Q: What is your opinion of pedophilia and pedophiles?
A. A tree is good. The river. Ravines and cliffs too I suppose.
Q: What do you mean?
A. I think pedophiles should be hung from trees, thrown in deep rivers, and pushed off cliffs. For the most part. Paul DiCocco may have some little skeletons in his closet and that may explain that. It's like when the Jewish Bolsheviks used gas chambers to kill Russians, and a few years later they were claiming Germans did that to Jews. It's a simple psychological dynamic. You do something, you feel guilty about it and afraid, so you accuse others...
Q: Paul DiCocco has also been smearing you that way also. And a "serial killer" too. Where did that come from?
A: "He who speaks falsehood cuts off his own root." From his own mind, only. His game there, probably, is that he hopes somebody will believe it and make physical attacks on me. That's probably his intention.
Q: Why did you leave Ojai, California for Portland, Oregon?
A: My last kid left home. My kids were tending to move in with me, upon coming of age, as a bid to get started in life, being fed up with living at mom's. (I had had a divorce.) Finally the last of those was on her own, after using living with me as a launching pad for her life and career. With her departure I had no more reason to stay in Ojai. I had enjoyed it my fill, and I had another child I'd drifted apart from, who really still needed me. She was up in Portland, Oregon. I wanted to heal that distance and give her support. I had helped her the least. So I moved up there to straighten that out.
Q: What about the charts? Was it a good chart for you?
A: It was the same as the California chart. I never regarded either chart as good for me personally. I originally came to California trying to get a certain "best" chart for one of my children who had a problem, a burden. I knew on coming that it was not a good chart for me. Yet I learned just as much -- about astrology -- from that. I learned, in fact, the most important things about locational astrology from making that choice. But I basically decided to sacrifice myself for the sake of this one child. Taking on that chart induced me to learn the most about spirituality, about the whole prospect of chart transcendence. Because I had no choice. That knowledge is, in fact, more valuable than astrological knowledge. Any location you move to, you can see "the new chart coming in" -- both it's good and bad aspects. So any kind of chart is a learning feast. If you are paying attention.
Q: Why did you leave Portland for Missoula?
A: Same reason. I had accomplished what I wanted with my kids. I had all four of my kids with me in Portland at various times. The last of them had gotten on her feet. She, another daughter, had come to live with me there and needed to get her on her feet, and she did, with my help. It was time for me to finally choose a chart that I liked better for myself. The fact is that I really hadn't been allowed to personally experiment with different locational charts -- because of the way family obligations developed in California/Oregon. When that child got a good job and was basically OK and in her own apartment, I was finally free. I wanted to try out some of my long-hatched techniques and theories on myself, in real life, instead of always learning it vicariously through my clients. I also wanted my old Leo-Nadir back, which I love and very much missed.
Q: Paul DiCocco is saying that you had to leave Portland because you were getting made a pariah due to antifa.
He is a lunatic and he has no conscience about what he says or what he writes. He doesn't know me and most of what he says anywhere is without any basis.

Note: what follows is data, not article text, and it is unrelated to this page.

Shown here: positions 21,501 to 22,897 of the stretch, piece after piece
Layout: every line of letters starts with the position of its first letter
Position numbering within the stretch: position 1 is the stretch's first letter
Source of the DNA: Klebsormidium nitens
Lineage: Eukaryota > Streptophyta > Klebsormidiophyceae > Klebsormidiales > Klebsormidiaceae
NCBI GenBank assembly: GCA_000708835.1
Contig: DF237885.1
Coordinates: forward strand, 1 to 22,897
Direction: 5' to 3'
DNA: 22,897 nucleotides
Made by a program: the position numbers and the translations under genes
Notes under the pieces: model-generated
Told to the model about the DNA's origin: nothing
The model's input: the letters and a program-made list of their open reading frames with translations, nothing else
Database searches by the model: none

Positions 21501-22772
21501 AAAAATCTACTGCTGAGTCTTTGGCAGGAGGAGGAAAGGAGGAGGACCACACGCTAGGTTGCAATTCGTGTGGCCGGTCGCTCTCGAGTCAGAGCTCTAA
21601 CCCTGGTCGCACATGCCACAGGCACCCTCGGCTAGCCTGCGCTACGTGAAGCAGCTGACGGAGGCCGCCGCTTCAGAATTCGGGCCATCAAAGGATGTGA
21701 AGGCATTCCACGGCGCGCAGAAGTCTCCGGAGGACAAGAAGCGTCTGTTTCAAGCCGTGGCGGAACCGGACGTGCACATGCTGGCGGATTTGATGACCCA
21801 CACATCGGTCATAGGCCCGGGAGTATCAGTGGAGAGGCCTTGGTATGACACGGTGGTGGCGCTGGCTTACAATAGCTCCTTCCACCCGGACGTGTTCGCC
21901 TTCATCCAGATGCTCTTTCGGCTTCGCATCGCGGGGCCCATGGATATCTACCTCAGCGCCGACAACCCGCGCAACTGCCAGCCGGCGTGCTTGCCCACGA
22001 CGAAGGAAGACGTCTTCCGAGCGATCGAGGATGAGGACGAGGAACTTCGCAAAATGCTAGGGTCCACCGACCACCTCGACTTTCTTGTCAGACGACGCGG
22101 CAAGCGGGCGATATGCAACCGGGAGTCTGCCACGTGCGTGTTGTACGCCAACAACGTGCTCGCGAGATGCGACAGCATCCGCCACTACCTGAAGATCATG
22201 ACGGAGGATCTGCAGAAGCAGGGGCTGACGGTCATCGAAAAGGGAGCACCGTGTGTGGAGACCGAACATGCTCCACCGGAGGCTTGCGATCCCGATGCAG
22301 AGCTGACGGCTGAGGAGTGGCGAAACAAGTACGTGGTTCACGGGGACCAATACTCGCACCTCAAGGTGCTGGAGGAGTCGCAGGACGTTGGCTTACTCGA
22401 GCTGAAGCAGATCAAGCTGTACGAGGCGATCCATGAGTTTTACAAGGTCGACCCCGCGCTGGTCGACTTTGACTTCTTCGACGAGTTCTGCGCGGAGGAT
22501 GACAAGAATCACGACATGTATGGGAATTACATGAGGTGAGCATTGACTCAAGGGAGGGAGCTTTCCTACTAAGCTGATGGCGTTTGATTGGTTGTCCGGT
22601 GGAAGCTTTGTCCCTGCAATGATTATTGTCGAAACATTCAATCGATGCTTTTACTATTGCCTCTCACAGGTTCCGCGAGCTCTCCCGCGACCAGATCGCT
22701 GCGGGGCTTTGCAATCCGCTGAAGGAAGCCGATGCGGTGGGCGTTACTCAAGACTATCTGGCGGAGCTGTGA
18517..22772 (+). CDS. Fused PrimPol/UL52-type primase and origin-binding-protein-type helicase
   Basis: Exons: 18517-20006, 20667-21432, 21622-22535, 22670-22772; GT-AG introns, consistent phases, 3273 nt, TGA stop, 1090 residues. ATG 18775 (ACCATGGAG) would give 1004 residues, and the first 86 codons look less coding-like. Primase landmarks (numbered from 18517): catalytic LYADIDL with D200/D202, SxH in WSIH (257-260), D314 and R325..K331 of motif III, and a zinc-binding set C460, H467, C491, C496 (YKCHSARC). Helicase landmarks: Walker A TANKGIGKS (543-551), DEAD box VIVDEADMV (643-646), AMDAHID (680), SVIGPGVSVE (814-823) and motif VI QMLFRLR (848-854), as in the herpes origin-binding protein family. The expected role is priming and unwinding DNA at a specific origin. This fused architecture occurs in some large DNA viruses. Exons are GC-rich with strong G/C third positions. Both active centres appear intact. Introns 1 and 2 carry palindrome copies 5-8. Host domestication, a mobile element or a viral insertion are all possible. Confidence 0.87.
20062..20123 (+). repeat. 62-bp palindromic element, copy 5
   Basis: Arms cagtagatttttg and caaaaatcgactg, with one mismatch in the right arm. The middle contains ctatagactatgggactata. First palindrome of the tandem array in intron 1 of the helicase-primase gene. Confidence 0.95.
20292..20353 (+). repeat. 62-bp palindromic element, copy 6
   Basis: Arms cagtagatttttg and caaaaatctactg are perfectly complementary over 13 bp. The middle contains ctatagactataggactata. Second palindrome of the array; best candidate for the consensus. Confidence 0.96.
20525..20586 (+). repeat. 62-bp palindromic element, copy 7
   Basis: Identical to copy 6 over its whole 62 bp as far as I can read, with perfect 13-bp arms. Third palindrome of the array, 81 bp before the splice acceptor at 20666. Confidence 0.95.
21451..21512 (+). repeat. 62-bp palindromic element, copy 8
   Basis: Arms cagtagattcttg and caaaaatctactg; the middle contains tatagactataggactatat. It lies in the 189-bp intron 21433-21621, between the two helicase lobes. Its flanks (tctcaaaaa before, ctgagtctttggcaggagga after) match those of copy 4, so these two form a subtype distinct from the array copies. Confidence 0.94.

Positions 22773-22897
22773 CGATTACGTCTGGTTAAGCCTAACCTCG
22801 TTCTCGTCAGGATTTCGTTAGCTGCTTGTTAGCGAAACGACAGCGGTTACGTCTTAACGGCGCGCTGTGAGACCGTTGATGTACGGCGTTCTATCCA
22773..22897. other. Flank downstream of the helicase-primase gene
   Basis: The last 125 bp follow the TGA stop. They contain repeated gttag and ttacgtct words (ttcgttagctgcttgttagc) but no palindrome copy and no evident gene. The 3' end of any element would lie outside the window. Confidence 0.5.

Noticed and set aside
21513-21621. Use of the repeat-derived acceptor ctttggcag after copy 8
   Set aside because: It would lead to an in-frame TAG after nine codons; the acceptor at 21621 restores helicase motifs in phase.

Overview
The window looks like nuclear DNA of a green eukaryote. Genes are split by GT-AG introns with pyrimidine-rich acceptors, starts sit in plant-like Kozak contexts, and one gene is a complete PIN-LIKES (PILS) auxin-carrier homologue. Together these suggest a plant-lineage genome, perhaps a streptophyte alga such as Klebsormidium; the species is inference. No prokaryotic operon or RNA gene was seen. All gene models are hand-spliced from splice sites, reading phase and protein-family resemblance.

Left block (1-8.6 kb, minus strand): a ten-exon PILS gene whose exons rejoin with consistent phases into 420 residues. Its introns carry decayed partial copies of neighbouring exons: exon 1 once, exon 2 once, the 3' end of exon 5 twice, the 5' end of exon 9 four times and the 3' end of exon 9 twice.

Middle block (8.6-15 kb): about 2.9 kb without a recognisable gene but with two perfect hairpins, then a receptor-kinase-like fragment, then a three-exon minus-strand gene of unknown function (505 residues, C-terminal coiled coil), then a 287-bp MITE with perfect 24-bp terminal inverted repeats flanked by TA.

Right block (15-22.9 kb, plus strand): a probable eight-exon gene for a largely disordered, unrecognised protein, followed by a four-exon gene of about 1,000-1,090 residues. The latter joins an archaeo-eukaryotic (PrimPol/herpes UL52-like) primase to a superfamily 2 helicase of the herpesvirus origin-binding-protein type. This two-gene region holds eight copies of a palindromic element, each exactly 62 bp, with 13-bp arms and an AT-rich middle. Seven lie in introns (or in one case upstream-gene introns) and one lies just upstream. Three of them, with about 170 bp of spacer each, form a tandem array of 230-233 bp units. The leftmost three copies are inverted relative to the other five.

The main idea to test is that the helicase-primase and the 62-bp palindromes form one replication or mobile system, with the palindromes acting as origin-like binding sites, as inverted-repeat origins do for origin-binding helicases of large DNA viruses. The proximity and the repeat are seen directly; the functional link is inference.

No, I never had any trouble on the streets of Portland after their unpleasantness, or at my home. I remained in the same apartment for seven years and continued to be very obvious and at-large in the town all that time. By the time I left I was wondering, "Doesn't anybody remember I'm notorious?" It had gotten boring. The fun was fading.
I actually don't mind if they want to call me "Nazi" -- if it can help to deconstruct the value of that slur -- for the sake of others. It exposes its mendacity when used to cow European peoples into silence about their own displacement.
Q: What do you say to people who say "Everybody is my people."
A: I say "BOR-ing!" I say it's a meaningless statement. Human beings need real peoplehood, real belonging to more and more intimate circles. We need a genuine "Us." I say it's hard to love even a few people in your life. That number called "Dunbar's Number" posits that 150 is the largest number where meaningful and stable relationships are possible. I think that number is way too high! People need family, community, village. They don't need "the 7 billion." And you'll never even handshake with 7 billion. And if you did it would be meaningless. "The Seven Billion" is actually an abstraction, a tale you've heard. You can't experience "seven billion." And if you did it would drive you insane. I say "lust for diversity is -- lust." "More flesh, more flesh!" what is spiritual about that? When you understand Non-Dualistic Vedanta you realize "That downtown I used to like, with that store and that bench, it's not actually there any more" -- because you are not experiencing it now. It is only a memory. You think it's still there. But all places/experiences are just "the karma now," and nothing else really exists except when it's before you. Including the 7 billion. In like manner, the entire material world actually does not exist once you fall asleep. It's not there. This is confirmed in the Upanishads and confirmed by my trials with astral projection. We end the world nightly. It's gone. We re-project it upon waking. Likewise "the seven billion" is just an idea you are carrying around. Something you heard about, in the crazy samsara. But God and life do put people right in front of you -- here now -- who you can care about and struggle to love. One of the things that I shouted recently to a genocide parade of virtue-signalers was "Love your own people, it's hard enough!"